There and back again

For the longtest time, Cablevision’s Optimum was the only game in town when it came to TV, and high speed internet, then FiOS arrived and seems to be giving Cablevision a run for their money, literally.

We switched to FiOS shortly before buying our house last December, and it was an entertainment upgrade in nearly every regard. The picture quality was noticeably better, and the tuner/receiver was far more advanced. Optimum’s internet download speeds (with ‘boost’) typically varied between 20 and 30 Mb/s and around 5Mb/s upload, FiOS was able to give me a solid 25/25 Mb connection.

A few weeks ago, a charismatic young man from Cablevision rang our bell, and had some compelling arguments for switching back, so we invited him inside. He took a look at our Verizon bill and claimed he could provide the same service for less money, port our number from Vonage, install extra lines upstairs, and in the office and even pay the termination charge from Verizon all without any contract agreement. It would be around $50/month less, for pretty much the same thing. Sure, why not? We don’t watch a whole lot of television, or make many phone calls and there’s isn’t a whole lot different when it comes to internet service.

A few weeks later, the Cablevison installer comes to the house and connects the modem next to the TV, so Saturday afternoon I reconnected it into the new line he ran in the office. Sunday afternoon, both televisions stopped working. Tess calls Cablevision and they tell her that there ‘might’ an outage in the area, but she should try connecting the component cables instead of the HDMI cables and call back. Doesn’t work. I call next time and they do some kind of diagnostics and inform me that the signal strength to the box is too low, and they’ll have a service person come by before 8p that night. Great, alright. After waiting around until 8p, and not hearing anything from Cablevision, we call tofind out what’s going on. Cablevision claims that we had canceled the repair call earlier that afternoon, which was flat-out wrong. I’m pretty sure we’re switching back to FiOS as soon as we can, even if there’s a $360 termination fee.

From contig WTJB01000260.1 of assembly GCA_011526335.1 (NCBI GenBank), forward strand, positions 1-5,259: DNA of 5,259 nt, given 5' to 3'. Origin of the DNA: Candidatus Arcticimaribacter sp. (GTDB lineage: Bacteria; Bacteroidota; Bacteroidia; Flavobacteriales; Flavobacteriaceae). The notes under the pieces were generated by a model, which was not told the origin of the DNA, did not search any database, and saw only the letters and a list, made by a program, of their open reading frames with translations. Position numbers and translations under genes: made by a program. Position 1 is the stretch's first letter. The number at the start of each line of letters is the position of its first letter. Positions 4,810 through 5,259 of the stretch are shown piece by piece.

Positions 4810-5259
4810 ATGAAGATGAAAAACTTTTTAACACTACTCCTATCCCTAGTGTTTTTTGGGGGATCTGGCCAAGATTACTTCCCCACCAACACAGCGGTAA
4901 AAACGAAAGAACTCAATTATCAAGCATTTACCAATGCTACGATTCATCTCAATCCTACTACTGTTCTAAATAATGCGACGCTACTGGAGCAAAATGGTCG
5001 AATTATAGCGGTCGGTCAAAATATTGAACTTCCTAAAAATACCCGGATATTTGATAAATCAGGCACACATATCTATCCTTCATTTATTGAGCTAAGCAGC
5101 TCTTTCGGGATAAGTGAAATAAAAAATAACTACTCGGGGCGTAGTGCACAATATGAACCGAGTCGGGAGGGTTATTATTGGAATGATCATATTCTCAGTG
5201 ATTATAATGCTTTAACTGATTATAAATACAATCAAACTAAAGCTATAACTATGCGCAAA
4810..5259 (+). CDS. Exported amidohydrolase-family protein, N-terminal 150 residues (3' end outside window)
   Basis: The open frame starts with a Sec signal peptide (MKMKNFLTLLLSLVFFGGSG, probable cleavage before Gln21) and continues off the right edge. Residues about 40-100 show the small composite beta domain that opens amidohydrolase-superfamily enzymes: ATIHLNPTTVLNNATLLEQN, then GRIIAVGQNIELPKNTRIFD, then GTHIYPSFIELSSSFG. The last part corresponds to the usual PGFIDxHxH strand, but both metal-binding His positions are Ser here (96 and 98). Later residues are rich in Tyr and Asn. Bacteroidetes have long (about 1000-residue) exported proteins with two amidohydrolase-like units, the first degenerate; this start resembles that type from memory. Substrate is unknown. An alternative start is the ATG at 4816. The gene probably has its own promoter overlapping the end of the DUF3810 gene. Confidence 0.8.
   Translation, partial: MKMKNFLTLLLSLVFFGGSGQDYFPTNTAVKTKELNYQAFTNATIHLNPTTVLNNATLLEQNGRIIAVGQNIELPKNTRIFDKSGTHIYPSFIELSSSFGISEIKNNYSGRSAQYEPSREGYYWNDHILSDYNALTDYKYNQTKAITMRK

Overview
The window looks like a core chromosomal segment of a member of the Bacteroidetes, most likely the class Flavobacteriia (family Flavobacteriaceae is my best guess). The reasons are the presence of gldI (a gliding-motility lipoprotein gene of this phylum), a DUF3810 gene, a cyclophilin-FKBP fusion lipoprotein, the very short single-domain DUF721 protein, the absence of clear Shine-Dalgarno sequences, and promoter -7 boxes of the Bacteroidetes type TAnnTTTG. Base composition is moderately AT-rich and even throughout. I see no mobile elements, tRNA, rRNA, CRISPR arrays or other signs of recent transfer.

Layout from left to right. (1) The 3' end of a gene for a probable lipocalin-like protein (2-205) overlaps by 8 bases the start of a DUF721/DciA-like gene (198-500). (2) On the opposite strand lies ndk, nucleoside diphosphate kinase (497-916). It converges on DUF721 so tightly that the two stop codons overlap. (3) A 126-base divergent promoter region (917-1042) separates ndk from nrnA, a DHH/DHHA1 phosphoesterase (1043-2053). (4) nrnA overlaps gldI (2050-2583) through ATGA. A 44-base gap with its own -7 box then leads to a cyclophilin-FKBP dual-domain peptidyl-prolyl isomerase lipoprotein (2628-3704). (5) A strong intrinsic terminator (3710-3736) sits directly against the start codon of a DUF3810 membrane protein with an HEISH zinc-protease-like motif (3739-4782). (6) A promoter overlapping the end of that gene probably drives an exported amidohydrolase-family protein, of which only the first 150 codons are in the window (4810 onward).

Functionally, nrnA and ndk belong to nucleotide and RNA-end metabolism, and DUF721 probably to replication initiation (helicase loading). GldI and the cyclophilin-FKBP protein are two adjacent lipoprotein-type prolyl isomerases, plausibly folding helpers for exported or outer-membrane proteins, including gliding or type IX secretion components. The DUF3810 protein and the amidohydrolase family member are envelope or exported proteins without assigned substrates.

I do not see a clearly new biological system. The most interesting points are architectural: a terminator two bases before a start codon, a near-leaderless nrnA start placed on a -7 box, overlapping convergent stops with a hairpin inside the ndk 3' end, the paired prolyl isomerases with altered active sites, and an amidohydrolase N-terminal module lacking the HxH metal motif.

Hello World

So I’ve always toyed with the idea of a writing a blog, like every other person on the internet (even Brady has one).

So I figured it’s about time, and my first post would be about one of the most important days of my life, the birth of my son Sebastian.

February 14th, 2010, Sebastian’s estimated due date. Tess and I went for a walk at the boardwalk in Long Beach, secretly hoping the ocean air might entice him to join us. Nothing. The next day we were at the OB for a checkup. No Dilation, no contractions. They monitored his heart rate and checked him out via sonogram, and everything seemed ok, so we continued to wait. A few days later, I get a call from Tess, the OB is going to induce labor because the baby is so big, and he’s past due! I rush home we get ready and head to the hospital later that evening.

I was an absolute nervous wreck, but I tried not to show it. Inducing labor was all about waiting, and 24 hours later, the doctor finally said she’s going to perform a C-Section. 9:30p we were prepped and in the operating room. I held Tess’s hand while they doctors did their thing. We heard our son’s voice for the first time at 10p, Tess and I looked at each other with wide teary eyes, and not a minute later I was holding the new addition to our family.